Drawing Enlightenment from Stones

Posted on December 18, 2017 by Lisa Blackburn | Comments (1)

The Huntington will host the annual Viewing Stones Show presented by the California Aiseki Kai from Dec. 26 to Dec. 30. Shown here: “Ribbon Dancer,” collected in South Korea by Don and Chung Kruger. (Note: the stones pictured in this story were photographed during past shows. This year’s exhibits may vary.) Photo by Lisa Blackburn.

If the hectic pace of the holiday season has you craving a bit of tranquility, try this centuries-old tip for restoring inner calm—spend some quiet time in the contemplation of stones.

The annual Viewing Stones Show, presented by the California Aiseki Kai, will take place Dec. 26–30 in The Huntington’s Brody Botanical Center. A complementary exhibition by the American Viewing Stone Resource Center will be on display during the same dates in the Japanese Garden’s Ikebana House.

Contemplating the subtle, graceful forms of nature’s artistry in stone is said to uplift the spirit and stimulate the mind—a wonderful way to usher in a new year.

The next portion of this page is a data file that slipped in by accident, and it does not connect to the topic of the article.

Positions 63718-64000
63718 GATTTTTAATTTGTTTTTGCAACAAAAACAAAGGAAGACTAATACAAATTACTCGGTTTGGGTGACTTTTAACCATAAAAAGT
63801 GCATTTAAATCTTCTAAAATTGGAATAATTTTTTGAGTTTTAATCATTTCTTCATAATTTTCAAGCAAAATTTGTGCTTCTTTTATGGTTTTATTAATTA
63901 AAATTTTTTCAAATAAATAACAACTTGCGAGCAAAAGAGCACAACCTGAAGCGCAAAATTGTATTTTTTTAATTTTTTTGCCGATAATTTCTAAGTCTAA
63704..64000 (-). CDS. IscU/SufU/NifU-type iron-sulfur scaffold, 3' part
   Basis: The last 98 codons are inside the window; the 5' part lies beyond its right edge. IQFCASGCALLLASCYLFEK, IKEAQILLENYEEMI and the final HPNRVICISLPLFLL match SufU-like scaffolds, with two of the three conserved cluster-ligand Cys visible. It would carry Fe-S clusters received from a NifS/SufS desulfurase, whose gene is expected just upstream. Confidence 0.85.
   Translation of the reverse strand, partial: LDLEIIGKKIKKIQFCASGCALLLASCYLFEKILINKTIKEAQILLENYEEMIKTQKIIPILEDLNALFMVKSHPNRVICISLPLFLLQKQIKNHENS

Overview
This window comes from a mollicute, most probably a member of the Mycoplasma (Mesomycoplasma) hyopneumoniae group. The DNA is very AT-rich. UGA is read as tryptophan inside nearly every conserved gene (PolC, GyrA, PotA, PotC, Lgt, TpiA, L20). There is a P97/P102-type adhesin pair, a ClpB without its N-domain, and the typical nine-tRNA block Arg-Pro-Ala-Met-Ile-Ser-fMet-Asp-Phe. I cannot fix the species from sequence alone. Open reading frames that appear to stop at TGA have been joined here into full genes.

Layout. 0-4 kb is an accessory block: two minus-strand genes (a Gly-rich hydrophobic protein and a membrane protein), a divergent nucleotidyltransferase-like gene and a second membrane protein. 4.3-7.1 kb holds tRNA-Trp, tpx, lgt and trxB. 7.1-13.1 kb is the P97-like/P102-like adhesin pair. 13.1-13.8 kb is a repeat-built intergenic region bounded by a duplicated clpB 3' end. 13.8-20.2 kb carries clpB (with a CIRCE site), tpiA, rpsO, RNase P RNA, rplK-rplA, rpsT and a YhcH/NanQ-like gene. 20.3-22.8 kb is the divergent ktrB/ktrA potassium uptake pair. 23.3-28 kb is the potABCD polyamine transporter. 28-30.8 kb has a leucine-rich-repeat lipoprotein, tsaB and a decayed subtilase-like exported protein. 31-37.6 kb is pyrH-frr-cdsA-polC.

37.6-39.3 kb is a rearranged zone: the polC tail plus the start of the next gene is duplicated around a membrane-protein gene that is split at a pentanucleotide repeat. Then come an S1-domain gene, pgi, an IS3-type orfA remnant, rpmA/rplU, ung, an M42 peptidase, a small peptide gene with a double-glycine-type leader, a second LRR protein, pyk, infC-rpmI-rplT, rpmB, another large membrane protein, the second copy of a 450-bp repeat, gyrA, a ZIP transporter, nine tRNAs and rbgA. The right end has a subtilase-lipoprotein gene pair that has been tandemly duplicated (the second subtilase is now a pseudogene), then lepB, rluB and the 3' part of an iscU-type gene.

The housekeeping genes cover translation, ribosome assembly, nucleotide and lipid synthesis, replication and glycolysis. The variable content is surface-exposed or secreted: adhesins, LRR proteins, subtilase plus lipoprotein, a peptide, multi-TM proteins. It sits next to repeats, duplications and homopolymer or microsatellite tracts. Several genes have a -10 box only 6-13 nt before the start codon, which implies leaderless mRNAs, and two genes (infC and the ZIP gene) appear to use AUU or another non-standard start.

Viewing stones are rocks found in nature—on a beach, in the desert, along a mountain trail—whose unique qualities have caught the discerning eye of an avid collector. Wind, water, and time have transformed these rocks into shapes resembling landscapes, distant mountains, animals, and other forms. Centuries of blown sand may have etched the pattern of swaying grass into a stone’s surface, while a cluster of mineral deposits in another stone may reveal the petals of a chrysanthemum or a mist-shrouded moon. Resemblances are usually suggestive rather than literal, inviting the viewer to look beyond the surface for deeper meaning.

A stone’s resemblance to a familiar form is usually suggestive rather than literal, inviting the viewer to look beyond the surface for deeper meaning. This stunner from the Mojave Desert, titled “Indian Blanket Stone,” was collected by Bill Hutchinson. Photo by Lisa Blackburn.

As the name “viewing stones” implies, the act of contemplation is essential to the art itself. Each viewer brings something different to the art, moved by his or her own memories and associations to draw enlightenment from the stones.

The California Aiseki Kai is a Gardena, Calif.–based club of enthusiasts and collectors who study the ancient traditions of viewing stones, participate in organized hunts for stones, and mount an annual exhibition of their stones at The Huntington each December. (This year’s show is their 28th.) Nina Ragle, who co-founded the group with her husband, Larry, in 1983, says that collecting and displaying stones is a hobby that has a broad appeal.